There’s light at the end of the tunnel – but what will tourism, and specifically LGBTQ tourism, look like in a post-Covid world? As travel restrictions ease (or end?) and 2022 holiday plans take shape, it’s helpful to look at established city break options for inspiration. Step forward Seattle, Washington!

The Emerald City is so called for the enduring natural beauty of its evergreen tree collection. Like the fabulous scenery of the surrounding Cascade mountain range (Washington is one of the US’s most mountainous states), it’s something you can count on as a year-round reason for visiting. Then, pepper in some robust, tried-and-tested attractions like the ones in this list – many already operating under social distancing guidelines – and your dream itinerary will soon take shape! Happy travels!

1 Olympic Sculpture Park

Lined by the picturesque Elliott Bay, with the rugged Olympic National Park beckoning across the water, this nine-acre public park is dedicated to all things sculpture.

An offshoot of the Seattle Art Museum – itself home to 25,000 global artworks – it boasts creations including Eagle by Alexander Calder, an arresting abstract piece standing tall at 39 feet, and Seattle Cloud Cover, an outdoor glass bridge by Teresita Fernández that mixes colour and sky to combine art and reality and an ever changing work of art.

2 Museum of Pop Culture

Forget snore-inducing exhibits and dusty artefacts: this is the epitome of a museum crowd-pleaser, instantly recognisable by the striking steel sheets of its Frank Gehry-designed exterior! It’s operated under various names since it was founded in the year 2000 by the late Microsoft co-founder Paul Allen, before settling on its enticing current identity. (It’s now also known as MoPOP).

Charting this history of everything from sci-fi to horror to cartoons to music to video games, across semi-permanent galleries and temporary exhibits, MoPOP covers 140,000 square feet. Based in the Seattle Center – a dynamic arts, educational, tourism and entertainment park in the middle of the city – it’s but a stone’s throw from our next mega attraction…

3 Space Needle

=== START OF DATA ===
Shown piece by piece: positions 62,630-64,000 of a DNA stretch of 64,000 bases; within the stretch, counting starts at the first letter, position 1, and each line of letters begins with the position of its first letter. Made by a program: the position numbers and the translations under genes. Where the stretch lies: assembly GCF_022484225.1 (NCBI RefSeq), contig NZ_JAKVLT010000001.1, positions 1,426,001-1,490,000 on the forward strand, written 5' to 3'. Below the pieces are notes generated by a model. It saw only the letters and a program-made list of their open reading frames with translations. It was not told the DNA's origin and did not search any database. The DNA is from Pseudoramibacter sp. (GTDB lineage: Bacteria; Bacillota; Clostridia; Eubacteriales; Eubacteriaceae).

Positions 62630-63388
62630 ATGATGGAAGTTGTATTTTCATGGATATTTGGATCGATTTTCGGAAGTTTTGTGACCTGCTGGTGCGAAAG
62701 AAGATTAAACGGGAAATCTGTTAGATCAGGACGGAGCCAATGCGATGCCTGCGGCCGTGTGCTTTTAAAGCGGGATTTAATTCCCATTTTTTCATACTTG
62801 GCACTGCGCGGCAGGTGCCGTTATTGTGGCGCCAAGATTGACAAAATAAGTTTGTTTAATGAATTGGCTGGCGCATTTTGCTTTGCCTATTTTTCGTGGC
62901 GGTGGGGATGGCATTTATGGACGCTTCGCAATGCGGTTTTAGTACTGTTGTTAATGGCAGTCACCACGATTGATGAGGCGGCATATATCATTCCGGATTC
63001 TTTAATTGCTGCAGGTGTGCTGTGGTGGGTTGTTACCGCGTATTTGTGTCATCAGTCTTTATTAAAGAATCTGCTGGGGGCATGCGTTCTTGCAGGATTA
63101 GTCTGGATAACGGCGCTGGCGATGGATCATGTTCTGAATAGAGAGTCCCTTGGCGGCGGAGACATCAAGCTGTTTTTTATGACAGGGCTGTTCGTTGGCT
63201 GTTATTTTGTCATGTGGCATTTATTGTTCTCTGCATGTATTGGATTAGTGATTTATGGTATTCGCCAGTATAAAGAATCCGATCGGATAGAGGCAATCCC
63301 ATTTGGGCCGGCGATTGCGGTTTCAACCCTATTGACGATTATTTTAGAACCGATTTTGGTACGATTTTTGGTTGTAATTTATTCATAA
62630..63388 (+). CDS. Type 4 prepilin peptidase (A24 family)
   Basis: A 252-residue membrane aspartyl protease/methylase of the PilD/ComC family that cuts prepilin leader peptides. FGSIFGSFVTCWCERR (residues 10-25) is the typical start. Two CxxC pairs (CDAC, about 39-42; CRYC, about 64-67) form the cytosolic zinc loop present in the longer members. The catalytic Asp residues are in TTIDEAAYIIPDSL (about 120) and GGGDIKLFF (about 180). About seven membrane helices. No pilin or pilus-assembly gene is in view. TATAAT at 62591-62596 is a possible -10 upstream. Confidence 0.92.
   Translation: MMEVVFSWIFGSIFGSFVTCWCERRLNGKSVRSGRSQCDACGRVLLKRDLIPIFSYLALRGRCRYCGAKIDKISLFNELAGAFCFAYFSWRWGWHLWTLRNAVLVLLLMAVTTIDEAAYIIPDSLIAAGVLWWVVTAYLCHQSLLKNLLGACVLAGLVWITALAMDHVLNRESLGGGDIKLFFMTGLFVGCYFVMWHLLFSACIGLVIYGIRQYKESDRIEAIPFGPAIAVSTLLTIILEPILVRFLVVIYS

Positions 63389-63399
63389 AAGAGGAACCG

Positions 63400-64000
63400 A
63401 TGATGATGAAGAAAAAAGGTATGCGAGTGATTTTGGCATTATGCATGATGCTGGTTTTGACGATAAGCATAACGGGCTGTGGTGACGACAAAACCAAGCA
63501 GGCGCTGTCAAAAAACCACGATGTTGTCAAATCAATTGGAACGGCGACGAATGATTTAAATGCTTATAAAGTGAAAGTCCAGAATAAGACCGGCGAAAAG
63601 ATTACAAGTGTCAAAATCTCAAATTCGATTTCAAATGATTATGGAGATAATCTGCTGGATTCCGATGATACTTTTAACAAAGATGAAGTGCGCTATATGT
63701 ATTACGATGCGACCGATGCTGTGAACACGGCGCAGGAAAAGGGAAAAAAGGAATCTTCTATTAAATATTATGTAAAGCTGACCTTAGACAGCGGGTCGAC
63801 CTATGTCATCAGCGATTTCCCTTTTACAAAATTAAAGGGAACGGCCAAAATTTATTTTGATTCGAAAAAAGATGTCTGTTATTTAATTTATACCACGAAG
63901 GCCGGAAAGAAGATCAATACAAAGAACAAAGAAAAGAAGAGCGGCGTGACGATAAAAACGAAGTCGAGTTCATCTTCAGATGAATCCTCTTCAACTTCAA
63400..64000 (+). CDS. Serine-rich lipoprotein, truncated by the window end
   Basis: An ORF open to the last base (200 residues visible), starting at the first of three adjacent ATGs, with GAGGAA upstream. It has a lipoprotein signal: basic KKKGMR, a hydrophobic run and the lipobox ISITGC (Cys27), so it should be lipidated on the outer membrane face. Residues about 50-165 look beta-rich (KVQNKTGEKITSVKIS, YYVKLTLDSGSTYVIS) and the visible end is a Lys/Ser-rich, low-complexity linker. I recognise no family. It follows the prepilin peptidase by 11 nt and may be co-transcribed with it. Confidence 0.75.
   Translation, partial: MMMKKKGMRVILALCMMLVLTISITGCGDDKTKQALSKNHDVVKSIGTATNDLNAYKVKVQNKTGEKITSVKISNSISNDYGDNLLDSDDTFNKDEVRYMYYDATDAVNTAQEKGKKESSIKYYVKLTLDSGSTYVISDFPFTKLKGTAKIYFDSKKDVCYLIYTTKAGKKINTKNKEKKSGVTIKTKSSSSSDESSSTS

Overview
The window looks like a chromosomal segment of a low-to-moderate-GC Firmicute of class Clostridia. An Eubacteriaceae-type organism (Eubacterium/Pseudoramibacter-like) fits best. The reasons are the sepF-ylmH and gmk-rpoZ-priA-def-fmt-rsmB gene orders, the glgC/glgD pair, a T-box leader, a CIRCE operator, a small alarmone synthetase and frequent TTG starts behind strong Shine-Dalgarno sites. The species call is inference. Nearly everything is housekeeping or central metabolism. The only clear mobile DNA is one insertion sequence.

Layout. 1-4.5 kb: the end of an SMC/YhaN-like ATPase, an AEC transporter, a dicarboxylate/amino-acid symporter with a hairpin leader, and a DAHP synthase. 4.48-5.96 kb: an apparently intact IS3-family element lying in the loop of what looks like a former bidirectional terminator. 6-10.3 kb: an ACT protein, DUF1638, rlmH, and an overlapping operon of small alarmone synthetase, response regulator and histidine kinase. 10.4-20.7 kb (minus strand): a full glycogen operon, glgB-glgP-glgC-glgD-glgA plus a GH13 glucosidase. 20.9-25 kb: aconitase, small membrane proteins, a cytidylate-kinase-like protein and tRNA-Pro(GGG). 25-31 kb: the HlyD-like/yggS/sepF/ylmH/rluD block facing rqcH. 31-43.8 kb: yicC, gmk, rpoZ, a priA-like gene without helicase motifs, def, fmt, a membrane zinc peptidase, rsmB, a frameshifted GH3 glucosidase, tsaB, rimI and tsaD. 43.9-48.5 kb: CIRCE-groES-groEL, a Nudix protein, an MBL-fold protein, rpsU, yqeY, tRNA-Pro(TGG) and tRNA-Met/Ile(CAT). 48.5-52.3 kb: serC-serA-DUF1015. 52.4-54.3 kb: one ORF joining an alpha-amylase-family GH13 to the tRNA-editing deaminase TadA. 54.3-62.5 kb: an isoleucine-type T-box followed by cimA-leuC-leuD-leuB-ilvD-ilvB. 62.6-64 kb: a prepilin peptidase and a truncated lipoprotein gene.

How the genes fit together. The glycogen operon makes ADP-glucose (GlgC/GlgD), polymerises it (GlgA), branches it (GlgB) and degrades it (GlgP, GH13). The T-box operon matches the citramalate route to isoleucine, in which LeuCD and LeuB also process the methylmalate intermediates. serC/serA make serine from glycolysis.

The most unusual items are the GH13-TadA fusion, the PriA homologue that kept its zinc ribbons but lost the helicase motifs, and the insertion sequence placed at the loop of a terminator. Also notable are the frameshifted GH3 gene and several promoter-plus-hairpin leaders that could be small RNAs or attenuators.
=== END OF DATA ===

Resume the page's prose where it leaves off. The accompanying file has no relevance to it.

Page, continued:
No visit to Washington’s most populous city (it’s home to 790,000 people) is complete without a stop at its most famous attraction, built for the 1962 World’s Fair. The city’s emblem measures 184m to the tip and remains an icon of the futurism architectural style – despite being built all the way back in 1961!

The combined handiwork of architects John Graham Jr. and Edward E. Carlson, the Needle is ‘safely open with limited capacity and industry-leading Elevating Clean standards’, as per its official website at the time of writing.

4 Sky View Observatory

The Needle is always worth a visit for its kitsch factor, but its reign as the city’s tallest building is long over. The Columbia Center skyscraper – located just an eight-minute cab or 30-minute walk away – took over the mantle upon opening in 1982. It measures a staggering 295m!

From its unmissable Sky View Observatory on the 73rd floor, you can enjoy stunning 360 degree mountain views, while looking down at the Needle! Just climb aboard the building’s lightning-fast elevator before relaxing with a coffee or beer from the Sky View Cafe & Bar.

According to the Observatory’s official site, it is ‘abiding strictly with the guidelines outlined by the Center for Disease Control (CDC) as well as state and local officials,’ and has ‘implemented enhanced health and safety protocols’ such as timed ticketing, reduced elevator capacity, mask requirements, regular sanitisation and disinfection practises, temperature readings and social distancing in queues.

5 Capitol Hill

All of the aforementioned attractions are reasonably close together. For a different and more countercultural flavour, travel just seven minutes by cab to Seattle’s premiere ‘gayborhood’, home to numerous rainbow crosswalks and LGBTQ-owned businesses, like the quaint Bacon Mansion Bed and Breakfast. After a tricky 2020, be sure to show your support to colourful queer watering holes such as the cosy Madison Pub and the zany carnival-themed Unicorn bar.

Seattle Pride, FYI, is slated for Saturday 26 June to Sunday 27 June 2021, and historically has climaxed with a huge street party in the Capitol Hill district. Get planning now!